MISSOULA — Many of us will be watching with anxious anticipation Thursday as the NFL Draft unfolds.

It's where dreams come true. Where poor college kids get big money to play America's new favorite pastime.

William Poehls

William Poehls

But like most endeavors, there's more than one path to the NFL. A lot of former Montana Grizzlies that were never drafted managed to make a living in The League, if only for a short while.

One in particular holds the new record for persistence.

Five months ago, ex-Griz offensive lineman Will Poehls was lugging windows for a living in Bozeman. He was cut by the Jacksonville Jaguars in September and was beginning to think that four teams in five years were just about enough.

"Not being on a team last season, other than training camp and stuff like that, I was worried that I was done," he said in a phone interview. "In my heart, though, I was like, I can't be done. Not yet.

"I think I'm good enough to be playing in the NFL."

The Redskins, Saints, Eagles and Cowboys all called Poehls requesting he work out for them during the 2018 season. Will counted at least three times he was headed up to Big Sky to deliver windows when his phone rang, prompting him to hustle back to the office, get his boss' permission and hop a plane to try out for yet another team.

"My boss was really understanding on all that and didn't have an issue with me doing those workouts," he recalled. "But it was hard to live in that limbo."

In January, Poehls (pronounced pales) signed a reserve/futures contract with the Indianapolis Colts. Once again, the big guy with big faith has a shot at his dream.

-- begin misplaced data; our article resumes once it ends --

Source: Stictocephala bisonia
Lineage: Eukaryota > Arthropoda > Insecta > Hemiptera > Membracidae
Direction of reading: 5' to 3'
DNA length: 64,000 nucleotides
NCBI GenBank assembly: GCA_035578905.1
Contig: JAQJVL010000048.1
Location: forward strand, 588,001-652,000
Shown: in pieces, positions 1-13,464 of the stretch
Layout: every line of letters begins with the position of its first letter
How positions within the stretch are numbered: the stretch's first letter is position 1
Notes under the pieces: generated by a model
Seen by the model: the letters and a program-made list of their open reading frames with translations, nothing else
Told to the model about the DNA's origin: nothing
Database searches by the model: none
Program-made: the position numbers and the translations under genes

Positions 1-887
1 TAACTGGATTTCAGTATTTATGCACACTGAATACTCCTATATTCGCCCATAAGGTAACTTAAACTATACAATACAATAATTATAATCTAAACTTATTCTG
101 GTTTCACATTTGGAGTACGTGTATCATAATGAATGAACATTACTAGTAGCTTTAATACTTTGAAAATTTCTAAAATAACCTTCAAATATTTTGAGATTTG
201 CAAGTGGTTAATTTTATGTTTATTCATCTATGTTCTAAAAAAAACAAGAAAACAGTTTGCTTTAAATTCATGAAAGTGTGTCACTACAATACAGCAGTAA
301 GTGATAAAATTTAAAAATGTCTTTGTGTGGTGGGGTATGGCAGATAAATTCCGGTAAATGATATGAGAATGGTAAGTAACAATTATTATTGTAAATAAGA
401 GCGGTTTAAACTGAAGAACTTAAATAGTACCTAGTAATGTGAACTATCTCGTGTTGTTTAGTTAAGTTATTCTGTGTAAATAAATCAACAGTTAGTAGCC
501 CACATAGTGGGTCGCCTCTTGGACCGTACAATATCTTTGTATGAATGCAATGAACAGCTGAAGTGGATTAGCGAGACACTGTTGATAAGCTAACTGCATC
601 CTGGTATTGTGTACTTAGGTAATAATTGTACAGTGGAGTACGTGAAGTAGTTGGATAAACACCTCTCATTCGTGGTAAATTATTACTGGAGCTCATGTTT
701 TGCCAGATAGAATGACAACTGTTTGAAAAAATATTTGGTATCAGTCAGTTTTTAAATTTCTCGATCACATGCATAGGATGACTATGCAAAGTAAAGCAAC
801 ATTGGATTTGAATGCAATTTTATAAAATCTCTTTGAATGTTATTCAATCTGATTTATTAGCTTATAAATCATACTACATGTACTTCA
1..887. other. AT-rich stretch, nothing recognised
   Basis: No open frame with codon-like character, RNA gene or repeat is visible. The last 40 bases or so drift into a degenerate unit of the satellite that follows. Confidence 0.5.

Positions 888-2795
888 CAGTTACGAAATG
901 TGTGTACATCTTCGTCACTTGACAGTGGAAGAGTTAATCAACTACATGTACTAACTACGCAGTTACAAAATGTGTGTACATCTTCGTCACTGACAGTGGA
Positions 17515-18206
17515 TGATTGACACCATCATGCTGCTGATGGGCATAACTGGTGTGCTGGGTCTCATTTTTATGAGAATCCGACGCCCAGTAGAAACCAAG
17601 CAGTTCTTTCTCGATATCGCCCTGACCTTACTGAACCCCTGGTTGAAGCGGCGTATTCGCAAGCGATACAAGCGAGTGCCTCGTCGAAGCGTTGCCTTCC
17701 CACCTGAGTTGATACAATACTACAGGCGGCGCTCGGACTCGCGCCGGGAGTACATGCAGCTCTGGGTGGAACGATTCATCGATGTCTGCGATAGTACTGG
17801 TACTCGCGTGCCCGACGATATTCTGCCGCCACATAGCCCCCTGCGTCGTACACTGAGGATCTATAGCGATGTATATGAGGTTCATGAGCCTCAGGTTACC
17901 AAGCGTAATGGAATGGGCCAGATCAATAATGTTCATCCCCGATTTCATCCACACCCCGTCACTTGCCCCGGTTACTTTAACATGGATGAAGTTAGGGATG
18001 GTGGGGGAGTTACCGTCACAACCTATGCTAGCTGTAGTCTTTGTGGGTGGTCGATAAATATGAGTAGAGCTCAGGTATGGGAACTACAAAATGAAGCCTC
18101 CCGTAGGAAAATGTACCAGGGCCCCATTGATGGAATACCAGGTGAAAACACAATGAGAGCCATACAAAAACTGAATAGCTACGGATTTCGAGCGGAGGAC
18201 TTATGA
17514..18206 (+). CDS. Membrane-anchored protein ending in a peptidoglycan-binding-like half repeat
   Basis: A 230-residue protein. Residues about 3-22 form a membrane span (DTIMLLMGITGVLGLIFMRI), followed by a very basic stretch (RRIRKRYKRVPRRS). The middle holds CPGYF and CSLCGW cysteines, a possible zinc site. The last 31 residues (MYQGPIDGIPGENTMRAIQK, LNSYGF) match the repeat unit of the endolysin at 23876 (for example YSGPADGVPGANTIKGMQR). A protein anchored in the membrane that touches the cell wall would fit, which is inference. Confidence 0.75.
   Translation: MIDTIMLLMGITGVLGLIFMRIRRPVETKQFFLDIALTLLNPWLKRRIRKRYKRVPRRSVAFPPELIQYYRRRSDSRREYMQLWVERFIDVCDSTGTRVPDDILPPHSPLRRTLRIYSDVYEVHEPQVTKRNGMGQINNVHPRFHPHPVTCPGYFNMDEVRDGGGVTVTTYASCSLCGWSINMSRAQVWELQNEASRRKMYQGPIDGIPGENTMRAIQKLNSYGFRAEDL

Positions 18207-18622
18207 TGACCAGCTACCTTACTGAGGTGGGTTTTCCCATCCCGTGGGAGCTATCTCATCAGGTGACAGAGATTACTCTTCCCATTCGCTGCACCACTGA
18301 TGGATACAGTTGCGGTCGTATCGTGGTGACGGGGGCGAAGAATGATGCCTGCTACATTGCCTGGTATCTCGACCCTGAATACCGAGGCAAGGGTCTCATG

He reported for OTAs (organized team activities) last Monday in Indianapolis. That windows job in Bozeman is on hold.

"It's a time to show that you can make the team," he explained. "A time to show how hard you're willing to work and how quickly you can pick up the offense.

"That's what I'll focus on. I'll be in the playbook and looking at film, doing anything I can to get an edge come training camp."

At 6-feet-8 and 340 pounds, Poehls has the kind of size and length that keeps him on speed dial for needy NFL organizations. But he believes there's more to it than that — maybe even a lesson in there for youngsters about working hard in school.

"I'm not dumb," Poehls quipped. "That's kind of being harsh maybe to some other player, but there are some guys who don't quite get offenses as well as I do.

"I've had to learn an offense like a center does in multiple situations. I've had to call center calls as a left tackle for a rookie center."

Poehls also believes that being a stand-up citizen makes a difference. He may not have been born in Montana, but he married a Montanan and he's been living in the Treasure State and some of the NFL teams he's been on have even called him Montana.

He's a strong believer in the character he's honed in part by living in Montana.

"I know teams talk about character," he said. "You can have all the talent in the world, but if you're not willing to sacrifice something like partying or whatever, then you're not worth it, I think."

Poehls is proud he's been in the league five seasons, playing with the Titans, Bills and Bears before his 2017 campaign with the Jaguars. He loves everything about pro football, including practice, where he gets his opportunity to show his wares.

Poehls will be watching at least some of the draft this week, just to see how much the Colts invest in his position. Regardless of what happens there, he loves everything about his new team, including the honesty.

Maybe, just maybe, this time he'll really stick. He has a new secret weapon, developed in Bozeman last winter while on his four-month, real-world reality tour.

"My mentality is a little different now," he shared. "I've had to work a 9-to-5 job and I don't really want to go back to that yet.

"I want to keep playing. With the Colts, they like me at guard, which is totally cool with me because that's what I played in college."

With ex-Griz linebackers Brock Coyle and Jordy Tripp retiring recently, there's precious few ex-Montana players in the NFL. But as long as Poehls is still wearing shoulder pads, Griz Nation has a pro it can be proud of both on and off the field.

Bill Speltz is the Deputy Sports Editor of the Missoulian. Email him at bill.speltz@missoulian.com or bill.speltz@406mtsports.com.

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